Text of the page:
The right to be forgotten triumphs over Google
- AuthorChristopher Buck
The right to be forgotten
The right to be forgotten is essentially being entitled to having actioned your request to have your personal information removed from the search engine. The latest Google transparency report has confirmed that 89% of such requests are made by individuals.
Google’s previous stance
Previously, Google has objected to requests for the erasure of information. This has been on the basis that the EU policy is not seen to be intended to “re-write history” or “tailor your past”. As such, Google has previously been reluctant to remove personal information, in particular in relation to convictions.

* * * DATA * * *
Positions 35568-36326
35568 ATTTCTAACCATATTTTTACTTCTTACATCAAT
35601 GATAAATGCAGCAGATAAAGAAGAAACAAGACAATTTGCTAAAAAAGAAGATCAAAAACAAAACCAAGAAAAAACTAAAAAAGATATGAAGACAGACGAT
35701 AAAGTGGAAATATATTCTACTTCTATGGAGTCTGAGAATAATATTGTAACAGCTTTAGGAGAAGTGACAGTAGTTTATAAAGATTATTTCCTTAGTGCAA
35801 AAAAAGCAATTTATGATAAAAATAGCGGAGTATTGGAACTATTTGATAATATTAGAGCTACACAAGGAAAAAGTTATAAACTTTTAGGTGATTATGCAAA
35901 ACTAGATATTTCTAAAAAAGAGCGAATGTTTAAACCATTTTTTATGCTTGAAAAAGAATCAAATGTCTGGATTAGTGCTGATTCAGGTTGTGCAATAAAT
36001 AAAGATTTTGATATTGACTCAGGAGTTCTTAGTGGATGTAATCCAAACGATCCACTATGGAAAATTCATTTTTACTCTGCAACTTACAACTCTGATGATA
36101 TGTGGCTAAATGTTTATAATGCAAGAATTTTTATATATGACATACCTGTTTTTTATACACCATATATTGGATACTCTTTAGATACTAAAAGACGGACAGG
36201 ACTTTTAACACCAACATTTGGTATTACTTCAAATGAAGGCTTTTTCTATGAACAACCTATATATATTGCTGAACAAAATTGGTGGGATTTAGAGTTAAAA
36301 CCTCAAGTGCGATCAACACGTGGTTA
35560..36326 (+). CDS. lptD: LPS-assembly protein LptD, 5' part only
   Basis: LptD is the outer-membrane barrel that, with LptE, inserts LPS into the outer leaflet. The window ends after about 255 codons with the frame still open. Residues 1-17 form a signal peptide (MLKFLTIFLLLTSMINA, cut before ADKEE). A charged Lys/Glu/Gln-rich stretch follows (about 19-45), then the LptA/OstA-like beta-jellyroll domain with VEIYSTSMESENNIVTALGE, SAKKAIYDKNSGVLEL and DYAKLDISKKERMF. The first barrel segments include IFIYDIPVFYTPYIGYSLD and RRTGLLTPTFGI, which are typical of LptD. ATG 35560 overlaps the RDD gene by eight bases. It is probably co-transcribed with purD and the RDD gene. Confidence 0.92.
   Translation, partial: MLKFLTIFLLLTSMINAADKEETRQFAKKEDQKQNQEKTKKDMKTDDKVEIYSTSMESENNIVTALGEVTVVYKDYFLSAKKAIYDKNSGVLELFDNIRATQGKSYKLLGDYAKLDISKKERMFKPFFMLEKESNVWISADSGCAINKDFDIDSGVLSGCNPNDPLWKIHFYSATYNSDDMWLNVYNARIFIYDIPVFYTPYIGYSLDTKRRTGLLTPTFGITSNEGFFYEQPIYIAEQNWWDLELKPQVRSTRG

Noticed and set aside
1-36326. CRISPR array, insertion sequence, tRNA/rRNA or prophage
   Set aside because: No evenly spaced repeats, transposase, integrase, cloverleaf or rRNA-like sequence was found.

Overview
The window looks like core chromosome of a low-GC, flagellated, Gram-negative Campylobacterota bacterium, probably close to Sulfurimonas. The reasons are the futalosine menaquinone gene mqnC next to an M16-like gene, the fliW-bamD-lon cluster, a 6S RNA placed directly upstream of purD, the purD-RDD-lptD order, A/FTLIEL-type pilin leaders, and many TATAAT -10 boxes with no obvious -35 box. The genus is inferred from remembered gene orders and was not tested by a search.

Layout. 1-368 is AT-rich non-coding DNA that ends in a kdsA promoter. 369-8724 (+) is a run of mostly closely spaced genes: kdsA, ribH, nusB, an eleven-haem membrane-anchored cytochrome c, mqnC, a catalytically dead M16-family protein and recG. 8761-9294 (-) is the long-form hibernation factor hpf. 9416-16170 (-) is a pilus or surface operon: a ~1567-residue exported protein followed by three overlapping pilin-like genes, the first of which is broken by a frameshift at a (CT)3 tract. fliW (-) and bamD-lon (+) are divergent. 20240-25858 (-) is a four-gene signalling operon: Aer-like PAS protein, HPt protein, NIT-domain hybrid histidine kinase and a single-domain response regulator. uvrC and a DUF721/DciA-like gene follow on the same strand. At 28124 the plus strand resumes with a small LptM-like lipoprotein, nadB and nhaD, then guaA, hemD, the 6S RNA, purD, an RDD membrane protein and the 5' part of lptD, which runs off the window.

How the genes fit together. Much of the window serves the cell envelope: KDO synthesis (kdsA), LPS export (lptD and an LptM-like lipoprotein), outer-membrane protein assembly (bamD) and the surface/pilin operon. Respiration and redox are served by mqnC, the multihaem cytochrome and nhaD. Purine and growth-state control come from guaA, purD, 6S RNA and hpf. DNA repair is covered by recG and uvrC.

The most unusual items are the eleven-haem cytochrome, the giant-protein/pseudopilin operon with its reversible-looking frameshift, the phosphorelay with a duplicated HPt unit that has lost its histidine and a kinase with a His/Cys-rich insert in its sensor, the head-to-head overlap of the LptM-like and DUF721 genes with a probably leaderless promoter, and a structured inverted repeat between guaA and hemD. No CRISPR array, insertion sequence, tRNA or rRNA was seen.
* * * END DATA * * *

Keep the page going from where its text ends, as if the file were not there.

In a recent erasure case regarding a man who was convicted over 10 years ago of conspiracy to intercept communications, Google’s attorney adopted the above stance, expressing that “you may have rehabilitated, but that doesn’t mean you can pretend your conviction doesn’t exist”.
In this case, the Judge has ruled that due to the actions of the plaintiff being relatively minor and him showing remorse that he should be afforded the right to be forgotten. This decision is likely to effect a precedent in respect of future cases concerning convictions being provided by search engines. It is likely that there will need to be considerations made in respect of such requests and the seriousness of the crime.
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